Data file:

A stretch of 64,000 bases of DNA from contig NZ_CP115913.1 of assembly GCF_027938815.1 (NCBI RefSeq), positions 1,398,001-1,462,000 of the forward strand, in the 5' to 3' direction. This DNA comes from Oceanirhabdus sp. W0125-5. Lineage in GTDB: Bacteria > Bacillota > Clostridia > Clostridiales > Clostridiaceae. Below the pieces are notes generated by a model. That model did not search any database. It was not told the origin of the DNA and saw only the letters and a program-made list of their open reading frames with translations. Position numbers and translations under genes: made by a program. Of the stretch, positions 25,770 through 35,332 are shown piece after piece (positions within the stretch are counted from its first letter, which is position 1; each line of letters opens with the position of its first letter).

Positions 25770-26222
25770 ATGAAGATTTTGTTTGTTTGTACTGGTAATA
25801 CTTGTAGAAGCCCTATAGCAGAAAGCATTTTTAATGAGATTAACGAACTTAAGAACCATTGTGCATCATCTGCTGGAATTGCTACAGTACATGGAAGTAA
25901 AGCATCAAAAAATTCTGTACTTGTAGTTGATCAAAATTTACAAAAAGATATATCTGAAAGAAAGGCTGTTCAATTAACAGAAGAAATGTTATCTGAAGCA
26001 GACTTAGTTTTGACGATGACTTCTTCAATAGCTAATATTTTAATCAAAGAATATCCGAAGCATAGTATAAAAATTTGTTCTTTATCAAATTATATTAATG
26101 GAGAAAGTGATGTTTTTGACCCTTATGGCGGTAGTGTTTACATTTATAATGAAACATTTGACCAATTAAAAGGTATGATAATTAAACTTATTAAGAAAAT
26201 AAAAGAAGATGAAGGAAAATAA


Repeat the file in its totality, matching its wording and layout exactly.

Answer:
A stretch of 64,000 bases of DNA from contig NZ_CP115913.1 of assembly GCF_027938815.1 (NCBI RefSeq), positions 1,398,001-1,462,000 of the forward strand, in the 5' to 3' direction. This DNA comes from Oceanirhabdus sp. W0125-5. Lineage in GTDB: Bacteria > Bacillota > Clostridia > Clostridiales > Clostridiaceae. Below the pieces are notes generated by a model. That model did not search any database. It was not told the origin of the DNA and saw only the letters and a program-made list of their open reading frames with translations. Position numbers and translations under genes: made by a program. Of the stretch, positions 25,770 through 35,332 are shown piece after piece (positions within the stretch are counted from its first letter, which is position 1; each line of letters opens with the position of its first letter).

Positions 25770-26222
25770 ATGAAGATTTTGTTTGTTTGTACTGGTAATA
25801 CTTGTAGAAGCCCTATAGCAGAAAGCATTTTTAATGAGATTAACGAACTTAAGAACCATTGTGCATCATCTGCTGGAATTGCTACAGTACATGGAAGTAA
25901 AGCATCAAAAAATTCTGTACTTGTAGTTGATCAAAATTTACAAAAAGATATATCTGAAAGAAAGGCTGTTCAATTAACAGAAGAAATGTTATCTGAAGCA
26001 GACTTAGTTTTGACGATGACTTCTTCAATAGCTAATATTTTAATCAAAGAATATCCGAAGCATAGTATAAAAATTTGTTCTTTATCAAATTATATTAATG
26101 GAGAAAGTGATGTTTTTGACCCTTATGGCGGTAGTGTTTACATTTATAATGAAACATTTGACCAATTAAAAGGTATGATAATTAAACTTATTAAGAAAAT
26201 AAAAGAAGATGAAGGAAAATAA